American Diabetes Association
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Antibody-mediated targeting of a hybrid-insulin-peptide towards neonatal thymic Langerin+ cells enhances T cell central tolerance and delays autoimmune diabetes

posted on 2022-05-27, 14:53 authored by Yong Lin, Jelena Perovanovic, Yuelin Kong, Botond Z. Igyarto, Sandra Zurawski, Dean Tantin, Gerard Zurawski, Maria Bettini, Matthew L. Bettini


Thymic presentation of self-antigens is critical for establishing a functional yet self-tolerant T cell population. Hybrid peptides formed through transpeptidation within pancreatic beta cell lysosomes have been proposed as a new class of autoantigens in Type 1 Diabetes (T1D). While the production of hybrid peptides in the thymus has not been explored, due to the nature of their generation, it is thought to be highly unlikely. Therefore, hybrid peptide-reactive thymocytes may preferentially escape thymic selection and contribute significantly to T1D progression. Using an antibody-peptide conjugation system, we targeted the 2.5HIP hybrid peptide towards thymic resident Langerin+ dendritic cells to enhance thymic presentation during the early neonatal period. Our results indicated that anti-Langerin-2.5HIP delivery can enhance T cell central tolerance toward cognate thymocytes in NOD.BDC2.5 mice. Strikingly, a single dose treatment with anti-Langerin-2.5HIP during neonatal period delayed diabetes onset in NOD mice, indicating the potential of antibody-mediated delivery of autoimmune neo-antigens during early stages of life as a therapeutic option in the prevention of autoimmune diseases.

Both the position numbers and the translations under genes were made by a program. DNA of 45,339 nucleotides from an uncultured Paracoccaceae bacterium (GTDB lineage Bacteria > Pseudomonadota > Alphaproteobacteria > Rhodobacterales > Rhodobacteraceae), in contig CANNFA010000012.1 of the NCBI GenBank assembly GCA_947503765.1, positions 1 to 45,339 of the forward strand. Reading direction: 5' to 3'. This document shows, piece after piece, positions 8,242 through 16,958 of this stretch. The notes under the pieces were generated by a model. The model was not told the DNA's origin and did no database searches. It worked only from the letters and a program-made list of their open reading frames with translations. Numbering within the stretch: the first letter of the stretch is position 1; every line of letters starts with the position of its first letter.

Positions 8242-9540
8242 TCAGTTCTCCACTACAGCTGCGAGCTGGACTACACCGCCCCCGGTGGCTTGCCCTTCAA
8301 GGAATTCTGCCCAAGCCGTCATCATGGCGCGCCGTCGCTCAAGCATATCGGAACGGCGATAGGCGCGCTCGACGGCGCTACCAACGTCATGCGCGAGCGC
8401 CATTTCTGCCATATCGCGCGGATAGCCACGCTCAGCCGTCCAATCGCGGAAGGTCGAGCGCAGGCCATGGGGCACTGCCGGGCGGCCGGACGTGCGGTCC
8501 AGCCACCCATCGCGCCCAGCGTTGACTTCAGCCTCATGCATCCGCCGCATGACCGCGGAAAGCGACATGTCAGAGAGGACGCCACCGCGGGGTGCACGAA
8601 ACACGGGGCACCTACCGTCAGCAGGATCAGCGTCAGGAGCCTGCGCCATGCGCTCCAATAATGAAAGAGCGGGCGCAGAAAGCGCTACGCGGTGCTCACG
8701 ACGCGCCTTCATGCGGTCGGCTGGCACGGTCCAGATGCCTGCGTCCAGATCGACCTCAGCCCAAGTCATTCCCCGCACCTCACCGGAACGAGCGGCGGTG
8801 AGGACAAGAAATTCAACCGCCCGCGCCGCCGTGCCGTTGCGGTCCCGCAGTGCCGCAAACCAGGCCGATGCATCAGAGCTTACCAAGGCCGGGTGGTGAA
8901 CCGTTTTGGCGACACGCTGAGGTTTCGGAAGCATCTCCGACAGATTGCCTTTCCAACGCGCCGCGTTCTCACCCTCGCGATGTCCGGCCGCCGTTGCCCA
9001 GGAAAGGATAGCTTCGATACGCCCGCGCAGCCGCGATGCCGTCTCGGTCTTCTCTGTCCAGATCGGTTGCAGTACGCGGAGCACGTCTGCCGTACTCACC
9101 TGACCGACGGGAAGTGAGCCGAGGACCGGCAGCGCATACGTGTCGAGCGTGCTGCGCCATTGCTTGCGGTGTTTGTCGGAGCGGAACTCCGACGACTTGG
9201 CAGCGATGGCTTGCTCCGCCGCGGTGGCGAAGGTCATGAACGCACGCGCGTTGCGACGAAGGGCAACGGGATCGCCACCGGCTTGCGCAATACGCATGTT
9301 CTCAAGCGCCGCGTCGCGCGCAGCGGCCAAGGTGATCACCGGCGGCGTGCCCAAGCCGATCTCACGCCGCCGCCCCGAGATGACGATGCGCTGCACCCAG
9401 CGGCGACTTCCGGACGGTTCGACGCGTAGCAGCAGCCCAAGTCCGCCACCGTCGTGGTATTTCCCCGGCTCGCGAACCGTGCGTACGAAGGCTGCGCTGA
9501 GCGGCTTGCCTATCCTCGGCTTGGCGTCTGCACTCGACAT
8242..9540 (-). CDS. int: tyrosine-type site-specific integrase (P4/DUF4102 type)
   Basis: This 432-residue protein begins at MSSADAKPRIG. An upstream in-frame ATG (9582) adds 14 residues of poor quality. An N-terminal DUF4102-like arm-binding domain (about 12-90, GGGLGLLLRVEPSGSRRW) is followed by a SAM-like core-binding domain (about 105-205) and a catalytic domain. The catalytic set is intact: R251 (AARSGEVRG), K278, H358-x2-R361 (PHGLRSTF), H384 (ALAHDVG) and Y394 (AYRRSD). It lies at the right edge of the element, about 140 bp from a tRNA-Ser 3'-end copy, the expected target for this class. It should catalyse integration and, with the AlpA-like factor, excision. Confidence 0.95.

This study was supported by the National Institute of Diabetes and Digestive and Kidney Diseases (grant 1R01 DK114456-01A1), Juvenile Diabetes Research Foundation (grant 1-17-JDF-013), The Robert and Janice McNair Foundation, National Institute of Allergy and Infectious Diseases (1R01AI125301, R01AI100873), National Institute of General Medical Sciences (R01GM122778). Cell sorting for scRNA-seq was supported by the Cytometry and Cell Sorting Core at Baylor College of Medicine with funding from the CPRIT Core Facility Support Award (CPRIT-RP180672), the NIH (CA125123 and RR024574) and the assistance of Joel M. Sederstrom.


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